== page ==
Raw Food Livestyle and Oxalic Acid Consumption

January 29th, 2009 by Tonya Zavasta

Some people on the raw food diet express concern about consuming excess quantities of oxalic acid from sources such as spinach, swiss chard and beets.

There is a big difference, however, between cooked and raw forms of oxalic acid. When cooked, it is not actually a nutrient in the body, so the body naturally processes it into the most convenient form to be excreted, usually through the urine. Oxalic acid will combine with other substances during this process and forms a salt known as an oxalate. Oxalates are believed to contribute to the formation of kidney stones. They combine with calcium to form calcium oxalate. Kidney stones are 70-90% calcium oxalate.

These stones accumulate and get lodged in the urinary tract. Consumption of animal protein and an acid producing diet is also associated with oxalate production, because they cause the blood to become too acidic.

Since calcium is an alkaline mineral, the body will leech it from the bones to equalize the pH balance in the blood. The remaining calcium is eliminated through the urine in the form of calcium oxalate. If levels are high enough, the calcium will crystallize and form small clumps that become stones. A raw food diet can be an invaluable aid to alkalize the blood.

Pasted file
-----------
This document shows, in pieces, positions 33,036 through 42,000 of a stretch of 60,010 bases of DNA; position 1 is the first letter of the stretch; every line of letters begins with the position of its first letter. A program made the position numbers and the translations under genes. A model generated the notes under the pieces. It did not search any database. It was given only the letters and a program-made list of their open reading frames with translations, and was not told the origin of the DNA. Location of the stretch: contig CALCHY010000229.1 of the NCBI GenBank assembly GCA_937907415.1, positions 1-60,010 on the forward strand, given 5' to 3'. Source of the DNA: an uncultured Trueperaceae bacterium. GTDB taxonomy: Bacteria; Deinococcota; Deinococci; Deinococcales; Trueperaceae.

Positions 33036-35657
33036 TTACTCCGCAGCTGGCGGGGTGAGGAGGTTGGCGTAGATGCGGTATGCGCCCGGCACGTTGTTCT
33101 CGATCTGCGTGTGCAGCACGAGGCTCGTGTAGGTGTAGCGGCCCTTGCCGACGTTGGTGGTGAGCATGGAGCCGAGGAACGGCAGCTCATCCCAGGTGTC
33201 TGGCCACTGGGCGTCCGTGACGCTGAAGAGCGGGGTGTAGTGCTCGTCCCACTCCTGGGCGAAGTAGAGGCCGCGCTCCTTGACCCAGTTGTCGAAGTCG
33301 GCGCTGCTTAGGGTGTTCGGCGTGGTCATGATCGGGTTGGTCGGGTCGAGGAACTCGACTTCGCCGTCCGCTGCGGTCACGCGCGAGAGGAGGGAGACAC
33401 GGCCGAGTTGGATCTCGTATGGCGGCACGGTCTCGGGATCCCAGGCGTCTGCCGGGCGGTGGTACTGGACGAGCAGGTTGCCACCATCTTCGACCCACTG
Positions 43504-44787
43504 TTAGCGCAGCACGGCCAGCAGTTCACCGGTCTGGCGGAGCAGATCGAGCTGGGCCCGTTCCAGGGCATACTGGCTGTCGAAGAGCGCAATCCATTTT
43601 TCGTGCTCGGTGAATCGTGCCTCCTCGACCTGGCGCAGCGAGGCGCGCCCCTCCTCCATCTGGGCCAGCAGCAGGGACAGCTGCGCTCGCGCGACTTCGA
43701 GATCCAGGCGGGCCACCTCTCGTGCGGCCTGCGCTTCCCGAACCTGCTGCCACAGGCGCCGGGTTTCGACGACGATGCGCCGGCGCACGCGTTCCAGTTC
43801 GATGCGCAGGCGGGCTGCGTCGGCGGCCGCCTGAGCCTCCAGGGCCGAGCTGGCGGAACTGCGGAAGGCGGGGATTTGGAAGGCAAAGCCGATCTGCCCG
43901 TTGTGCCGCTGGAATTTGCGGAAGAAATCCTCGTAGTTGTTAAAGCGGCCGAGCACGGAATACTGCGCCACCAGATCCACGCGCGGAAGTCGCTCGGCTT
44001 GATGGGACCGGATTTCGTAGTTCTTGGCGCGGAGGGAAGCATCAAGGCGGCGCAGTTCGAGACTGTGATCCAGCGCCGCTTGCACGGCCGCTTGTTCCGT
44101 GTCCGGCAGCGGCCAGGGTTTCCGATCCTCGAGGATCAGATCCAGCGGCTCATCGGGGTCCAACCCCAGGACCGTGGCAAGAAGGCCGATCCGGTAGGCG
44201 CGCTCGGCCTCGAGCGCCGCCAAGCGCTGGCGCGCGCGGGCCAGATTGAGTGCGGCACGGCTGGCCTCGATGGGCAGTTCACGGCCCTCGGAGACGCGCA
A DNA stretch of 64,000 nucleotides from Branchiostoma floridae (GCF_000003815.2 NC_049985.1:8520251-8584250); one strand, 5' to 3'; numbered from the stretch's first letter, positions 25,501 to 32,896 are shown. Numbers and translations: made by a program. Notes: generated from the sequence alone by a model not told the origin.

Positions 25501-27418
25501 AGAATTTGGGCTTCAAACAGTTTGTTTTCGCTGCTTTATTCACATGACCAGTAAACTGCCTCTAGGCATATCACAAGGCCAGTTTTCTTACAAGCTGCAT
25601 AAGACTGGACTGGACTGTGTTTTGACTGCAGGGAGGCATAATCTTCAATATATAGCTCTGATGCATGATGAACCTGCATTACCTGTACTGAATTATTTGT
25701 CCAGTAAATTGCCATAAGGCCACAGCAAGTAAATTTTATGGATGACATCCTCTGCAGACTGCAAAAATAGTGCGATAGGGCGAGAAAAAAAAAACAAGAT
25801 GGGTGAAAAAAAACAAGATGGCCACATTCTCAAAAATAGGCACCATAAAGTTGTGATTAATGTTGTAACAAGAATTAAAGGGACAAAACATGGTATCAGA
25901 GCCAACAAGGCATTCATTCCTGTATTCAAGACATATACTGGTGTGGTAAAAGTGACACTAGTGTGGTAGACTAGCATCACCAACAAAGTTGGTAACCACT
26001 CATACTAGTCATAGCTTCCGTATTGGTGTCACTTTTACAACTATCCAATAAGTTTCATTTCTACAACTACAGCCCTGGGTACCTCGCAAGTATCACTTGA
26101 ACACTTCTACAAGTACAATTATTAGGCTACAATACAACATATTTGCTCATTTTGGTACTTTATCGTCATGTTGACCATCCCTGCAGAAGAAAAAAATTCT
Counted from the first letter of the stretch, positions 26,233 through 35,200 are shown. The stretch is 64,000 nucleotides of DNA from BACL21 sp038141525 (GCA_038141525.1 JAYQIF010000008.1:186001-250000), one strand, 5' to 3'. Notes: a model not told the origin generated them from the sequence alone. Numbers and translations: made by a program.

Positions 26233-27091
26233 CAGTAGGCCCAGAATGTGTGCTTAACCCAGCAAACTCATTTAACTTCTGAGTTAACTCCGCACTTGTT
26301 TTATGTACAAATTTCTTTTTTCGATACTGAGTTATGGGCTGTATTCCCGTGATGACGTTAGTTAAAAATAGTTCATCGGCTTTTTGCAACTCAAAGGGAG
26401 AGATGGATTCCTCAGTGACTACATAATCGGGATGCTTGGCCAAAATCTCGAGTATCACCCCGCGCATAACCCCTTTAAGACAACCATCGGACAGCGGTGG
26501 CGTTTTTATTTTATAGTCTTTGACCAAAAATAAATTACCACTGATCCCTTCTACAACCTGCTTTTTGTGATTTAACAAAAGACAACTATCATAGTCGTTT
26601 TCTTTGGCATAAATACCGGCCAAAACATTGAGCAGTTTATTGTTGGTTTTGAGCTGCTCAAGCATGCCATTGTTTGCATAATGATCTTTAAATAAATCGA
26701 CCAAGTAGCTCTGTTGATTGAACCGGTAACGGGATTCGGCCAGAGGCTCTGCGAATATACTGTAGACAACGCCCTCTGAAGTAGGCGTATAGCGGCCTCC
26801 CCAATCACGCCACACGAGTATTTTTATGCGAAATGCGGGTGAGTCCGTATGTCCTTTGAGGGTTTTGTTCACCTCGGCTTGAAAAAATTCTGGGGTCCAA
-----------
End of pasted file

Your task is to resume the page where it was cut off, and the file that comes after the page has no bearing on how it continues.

Addressing this subject from his book “Conscious Eating”, Dr. Gabriel Cousens says “Organic oxalic acid, defined as that which occurs in nature in its raw form, can actually be beneficial to the system.

Once foods containing oxalic acid are cooked, according to the dean of juice therapy and author of Raw Vegetable Juices, Dr. Norman Walker, the oxalic acid becomes dead and irritating substance to the system. He feels that in its cooked form it binds irreversibly with the calcium and prevents calcium absorption. An excess of cooked oxalic acid may also form oxalic acid crystals in the kidney.

Dr. Walker claims that in the live organic form oxalic acid does not present any problem. Oxalic acid stones and calcium blockage do not occur because the organic oxalic acid can be metabolized appropriately. According to Dr. Walker, oxalic acid in its raw form is one of the important minerals needed to maintain tone and peristalsis of the bowel.”

If kidney stones are a concern to you, first of all, be sure to work with a natural health practitioner that you trust, preferably one who is familiar with and supportive of the raw food diet. Secondly, eliminate salt, even Celtic sea salt, from your diet as much as possible! Salt is a constant irritation to the renal system.

Also, make sure you are eating a wide variety of alkaline foods, which you will accomplish quite easily simply by adhering to a raw foods diet.

Be sure to rotate your greens in juices, smoothies and other recipes to make sure that you are not taking in excessive amounts of any one substance, but rather moderate amounts of a wide variety of nutrients.

Alternate between raw foods that are high in oxalic acid, and those that aren’t. When you have eaten and enjoyed one type of green for a while, switch to something else. This is not only healthy, but has the added benefit of keeping your diet interesting, too. Of course, these suggestions are not just for those concerned about kidney stones, they are valuable to everyone who practices the raw food diet.

Variety is the spice of life….enjoy!

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